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The first two and a half years of your training are spent at RCSI or UCD. RCSI and UCD are not only medical schools steeped in the tradition of producing world class doctors, they also produce ground breaking medical innovators and researchers. As a PMC student you are encouraged and supported to embrace independent learning and seek research opportunities as a supplement to the prescribed curriculum.

The modern clinician must have the required skills and tools to advance medical knowledge through research. To equip you with these skills, you will spend your formative medical training years in a world-class, research-focused academic environment. In this environment of self-directed learning, discovery and culture of enquiry curious and dedicated PMC students thrive.

Student Medical Journal

At RCSI, students are encouraged to become involved in the Student Medical Journal (RCSIsmj). Now in its seventh year, the journal provides a forum for RCSI student contributions to the field of medicine.

The journal publishes student research ranging from basic laboratory science and clinical work to humanities analyses of medicine in society. The goal of the RCSIsmj is to encourage student research, writing and submission for publication. The journal has a broad international readership which it reaches through print and electronic versions.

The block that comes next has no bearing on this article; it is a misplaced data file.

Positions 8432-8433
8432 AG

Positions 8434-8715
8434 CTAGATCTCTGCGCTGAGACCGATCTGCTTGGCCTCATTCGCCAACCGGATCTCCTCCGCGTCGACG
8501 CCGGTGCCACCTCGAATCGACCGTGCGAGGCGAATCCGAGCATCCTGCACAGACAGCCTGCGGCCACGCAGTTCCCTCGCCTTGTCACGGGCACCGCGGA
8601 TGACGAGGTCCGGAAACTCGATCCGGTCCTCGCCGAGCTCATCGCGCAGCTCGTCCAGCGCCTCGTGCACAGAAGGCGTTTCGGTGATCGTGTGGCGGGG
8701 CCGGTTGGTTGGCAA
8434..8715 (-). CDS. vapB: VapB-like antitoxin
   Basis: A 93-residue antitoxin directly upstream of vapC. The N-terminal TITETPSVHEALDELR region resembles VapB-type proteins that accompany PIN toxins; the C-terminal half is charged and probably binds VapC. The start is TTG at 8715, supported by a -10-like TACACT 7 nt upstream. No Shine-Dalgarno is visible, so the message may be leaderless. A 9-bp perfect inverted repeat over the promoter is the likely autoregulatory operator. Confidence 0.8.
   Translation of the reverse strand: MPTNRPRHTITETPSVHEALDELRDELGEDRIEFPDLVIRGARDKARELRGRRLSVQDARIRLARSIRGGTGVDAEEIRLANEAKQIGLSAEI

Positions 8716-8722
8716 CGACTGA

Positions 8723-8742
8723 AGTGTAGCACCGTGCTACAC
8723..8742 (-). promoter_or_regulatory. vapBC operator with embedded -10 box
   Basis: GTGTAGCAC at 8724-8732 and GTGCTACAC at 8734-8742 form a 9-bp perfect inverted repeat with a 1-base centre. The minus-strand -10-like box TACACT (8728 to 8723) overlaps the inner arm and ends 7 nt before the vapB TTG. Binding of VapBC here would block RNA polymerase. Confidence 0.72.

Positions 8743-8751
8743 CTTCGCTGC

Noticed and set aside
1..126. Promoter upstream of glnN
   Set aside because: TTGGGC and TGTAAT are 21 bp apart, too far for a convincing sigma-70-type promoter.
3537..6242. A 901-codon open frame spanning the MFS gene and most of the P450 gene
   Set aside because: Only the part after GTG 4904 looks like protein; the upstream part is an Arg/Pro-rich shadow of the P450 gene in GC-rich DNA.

Student Research Programme

At UCD, PMC students have long been active and award-winning participants in the Student Summer Research Programme. The programme encourages, supports and rewards excellence in student research.

The programme provides you with the opportunity to undertake structured, voluntary research during the summer months, under the guidance and supervision of an academic or clinician. The programme is one of the highlights of the School calendar, and brings to life the School’s commitment to foster a passion for enquiry, discovery and investigative research.

Students undertake eight-week supervised laboratory or clinical-based projects in Ireland or overseas at one of our partner institutions. Students can also select projects with an approved charity or patient-advocate partner. Participation in these projects gives students an invaluable experience in the area of investigative medical science.

Participating in the research programme is consistent with the School’s ambition to produce not just exceptional healthcare practitioners, but life-long learners and world-class medical researchers. Each year eight finalists are selected from an entrant pool of more than 70 young clinical investigators with one student being awarded the UCD gold medal in student research.